In my post Self-sabotage, I wrote about the little and big things we do to sabotage our best efforts. The negative self-talk, the excuses, the self-doubt all besiege our interests in bettering our lives. We often work against ourselves and don’t realize it. I received many thoughtful replies to that post and while writing it I realized that sometimes it’s not just ourselves that sabotage. Sometimes it’s others. It can even come from people who love and care about us.
It may or may not be intentional, but our friends and family might be disrupting our attempts to better ourselves. Common tactics are complaining, temptation, and passing judgement. For example, if you are wanting to get fit, they may complain that the gym is taking up too much of your time. Or you may be trying to get ahead at work and taking college classes for advancement, your friends may tempt you by asking you to go out with them instead of going to class.
The most important thing to keep in mind is that your loved ones may not realize their comments and behaviors are upsetting to you. Also they may have insecurities about their own life issues and they don’t like the pressure this puts on them to take a closer look at those issues. There is also the possibility that they fear they’ll be left behind while you are making these positive changes. They may feel the relationship is threatened.
They may also fail to understand why these changes you are making are so important to you. It is to your benefit and theirs if you explain that you fear for your health, which is why you’re hitting the gym. You can explain that you are unhappy with the lack of responsibility and low wages at your job, hence the dedication to achieving more education. Your loved ones may not appreciate your reasons if they are unable to relate.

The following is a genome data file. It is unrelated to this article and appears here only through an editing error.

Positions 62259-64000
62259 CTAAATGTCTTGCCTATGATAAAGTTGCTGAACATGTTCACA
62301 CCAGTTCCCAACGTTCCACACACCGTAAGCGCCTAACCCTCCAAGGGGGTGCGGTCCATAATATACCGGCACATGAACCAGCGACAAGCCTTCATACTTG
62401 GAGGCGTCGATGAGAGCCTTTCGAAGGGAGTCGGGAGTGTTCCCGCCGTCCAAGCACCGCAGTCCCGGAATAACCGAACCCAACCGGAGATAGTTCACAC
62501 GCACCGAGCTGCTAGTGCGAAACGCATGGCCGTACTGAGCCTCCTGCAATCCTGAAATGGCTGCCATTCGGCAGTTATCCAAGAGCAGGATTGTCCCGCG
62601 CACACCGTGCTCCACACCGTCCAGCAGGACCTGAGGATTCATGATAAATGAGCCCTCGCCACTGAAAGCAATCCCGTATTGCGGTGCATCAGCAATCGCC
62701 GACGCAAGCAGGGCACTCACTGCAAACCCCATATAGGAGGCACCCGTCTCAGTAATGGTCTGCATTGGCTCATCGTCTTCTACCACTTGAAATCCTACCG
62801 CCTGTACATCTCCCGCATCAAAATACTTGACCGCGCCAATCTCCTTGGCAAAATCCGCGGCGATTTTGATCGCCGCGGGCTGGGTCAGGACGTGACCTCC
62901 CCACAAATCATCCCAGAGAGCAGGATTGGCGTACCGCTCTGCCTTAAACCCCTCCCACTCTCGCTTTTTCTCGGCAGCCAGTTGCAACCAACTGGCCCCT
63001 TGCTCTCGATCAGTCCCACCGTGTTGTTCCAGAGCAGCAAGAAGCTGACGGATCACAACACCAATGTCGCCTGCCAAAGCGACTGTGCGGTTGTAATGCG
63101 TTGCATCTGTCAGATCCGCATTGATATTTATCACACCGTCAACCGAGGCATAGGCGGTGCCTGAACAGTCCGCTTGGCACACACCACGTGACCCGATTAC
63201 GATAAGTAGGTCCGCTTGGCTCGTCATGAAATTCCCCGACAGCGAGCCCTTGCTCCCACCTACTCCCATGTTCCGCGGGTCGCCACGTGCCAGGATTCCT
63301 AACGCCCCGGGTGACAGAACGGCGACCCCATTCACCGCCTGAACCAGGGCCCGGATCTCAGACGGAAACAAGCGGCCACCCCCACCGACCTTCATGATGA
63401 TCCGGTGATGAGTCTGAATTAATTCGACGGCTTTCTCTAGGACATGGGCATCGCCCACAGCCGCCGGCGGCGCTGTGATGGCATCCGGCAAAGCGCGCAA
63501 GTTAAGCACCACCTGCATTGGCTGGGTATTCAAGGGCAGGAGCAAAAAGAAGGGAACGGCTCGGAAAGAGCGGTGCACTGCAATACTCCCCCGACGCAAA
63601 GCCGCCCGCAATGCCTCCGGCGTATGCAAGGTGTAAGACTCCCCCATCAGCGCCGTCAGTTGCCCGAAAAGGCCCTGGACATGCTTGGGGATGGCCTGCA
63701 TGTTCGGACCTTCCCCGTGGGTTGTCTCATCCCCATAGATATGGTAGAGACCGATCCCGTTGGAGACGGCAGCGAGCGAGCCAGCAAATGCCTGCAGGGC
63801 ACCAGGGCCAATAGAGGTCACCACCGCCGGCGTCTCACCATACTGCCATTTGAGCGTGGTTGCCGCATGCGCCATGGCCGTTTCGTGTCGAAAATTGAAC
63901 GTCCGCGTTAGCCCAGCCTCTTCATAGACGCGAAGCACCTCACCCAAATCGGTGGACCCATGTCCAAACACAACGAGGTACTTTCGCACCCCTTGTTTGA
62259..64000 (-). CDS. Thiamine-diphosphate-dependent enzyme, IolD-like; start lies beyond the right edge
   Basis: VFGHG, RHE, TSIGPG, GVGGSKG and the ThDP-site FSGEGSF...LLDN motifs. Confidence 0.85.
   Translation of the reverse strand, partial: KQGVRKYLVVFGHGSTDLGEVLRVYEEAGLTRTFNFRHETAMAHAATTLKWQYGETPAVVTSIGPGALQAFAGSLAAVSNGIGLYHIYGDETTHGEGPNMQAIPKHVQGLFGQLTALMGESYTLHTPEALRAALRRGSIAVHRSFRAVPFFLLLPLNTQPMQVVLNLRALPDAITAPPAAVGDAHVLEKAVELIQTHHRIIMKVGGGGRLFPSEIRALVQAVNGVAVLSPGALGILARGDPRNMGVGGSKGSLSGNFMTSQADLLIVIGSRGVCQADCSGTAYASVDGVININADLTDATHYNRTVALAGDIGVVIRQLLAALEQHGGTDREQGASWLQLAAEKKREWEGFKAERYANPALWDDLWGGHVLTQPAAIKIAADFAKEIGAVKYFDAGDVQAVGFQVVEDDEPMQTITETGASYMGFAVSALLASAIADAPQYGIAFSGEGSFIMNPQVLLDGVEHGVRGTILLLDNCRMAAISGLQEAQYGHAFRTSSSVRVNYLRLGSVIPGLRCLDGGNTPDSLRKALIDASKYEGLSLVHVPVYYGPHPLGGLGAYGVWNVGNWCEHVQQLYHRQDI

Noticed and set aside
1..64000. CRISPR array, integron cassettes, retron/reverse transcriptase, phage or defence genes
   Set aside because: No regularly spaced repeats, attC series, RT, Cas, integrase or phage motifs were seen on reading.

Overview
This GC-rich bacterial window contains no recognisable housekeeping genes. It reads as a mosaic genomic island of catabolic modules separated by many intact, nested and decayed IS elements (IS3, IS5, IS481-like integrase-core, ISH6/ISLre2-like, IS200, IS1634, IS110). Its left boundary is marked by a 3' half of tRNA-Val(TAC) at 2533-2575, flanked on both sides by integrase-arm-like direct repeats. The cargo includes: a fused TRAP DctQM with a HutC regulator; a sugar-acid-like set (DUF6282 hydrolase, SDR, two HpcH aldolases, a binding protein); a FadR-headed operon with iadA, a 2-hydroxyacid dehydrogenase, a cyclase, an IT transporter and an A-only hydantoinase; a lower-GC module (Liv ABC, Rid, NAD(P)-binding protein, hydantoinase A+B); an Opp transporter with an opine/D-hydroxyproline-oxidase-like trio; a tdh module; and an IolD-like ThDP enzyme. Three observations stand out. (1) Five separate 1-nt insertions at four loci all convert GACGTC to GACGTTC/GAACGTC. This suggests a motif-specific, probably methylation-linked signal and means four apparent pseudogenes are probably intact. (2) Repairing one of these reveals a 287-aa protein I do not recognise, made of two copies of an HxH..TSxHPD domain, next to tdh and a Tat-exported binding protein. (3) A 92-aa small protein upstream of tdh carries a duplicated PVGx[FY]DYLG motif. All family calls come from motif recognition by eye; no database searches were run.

Their negative behaviors can certainly hurt and cause you distress especially if you are stumbling down the road to self-improvement. Of course you cannot control the behaviors of others, but you can control your own. So how do you neutralize this sabotage?
It’s important to be honest with your loved ones. Tell them why you are unhappy with your life and how much it means to you to try to do something about it. Ask them for their help. If you involve them in this mission for self-improvement they will be more apt to see your point of view. If you have support you are more likely than not to succeed. Ask your friends to exercise with you. Ask them to take a brisk walk with you while you catch up on the latest. Then reward yourselves by resting at the local coffee shop over skinny lattes. Ask a loved one to help you study, or ask if it would be ok to call them the night before a big exam to receive a dose of “you can do it” for your shaky nerves.
If your on the tail end of their passing judgement, tell yourself it’s not about you. That it is a mere reflection of their own personal issues. Your life is your own. They can’t live it for you.
It’s also good to be prepared ahead of time if you know you’ll meet up with those that have trouble with you life changes. For the person who isn’t comfortable with your health efforts by offering you a huge slab of cake, tell them, “it looks delicious and you might have some later.” But for anyone who keeps persisting with temptations simply say, “I’m trying to make a positive change for myself and I would love and appreciate your support.”
Our journeys are our own responsibilities and you are accountable for your choices. For those who really do want what’s best for you, their actions will speak louder than words, by helping you achieve your dreams and goals. Only you can decide what is best for you. The reigns are all yours!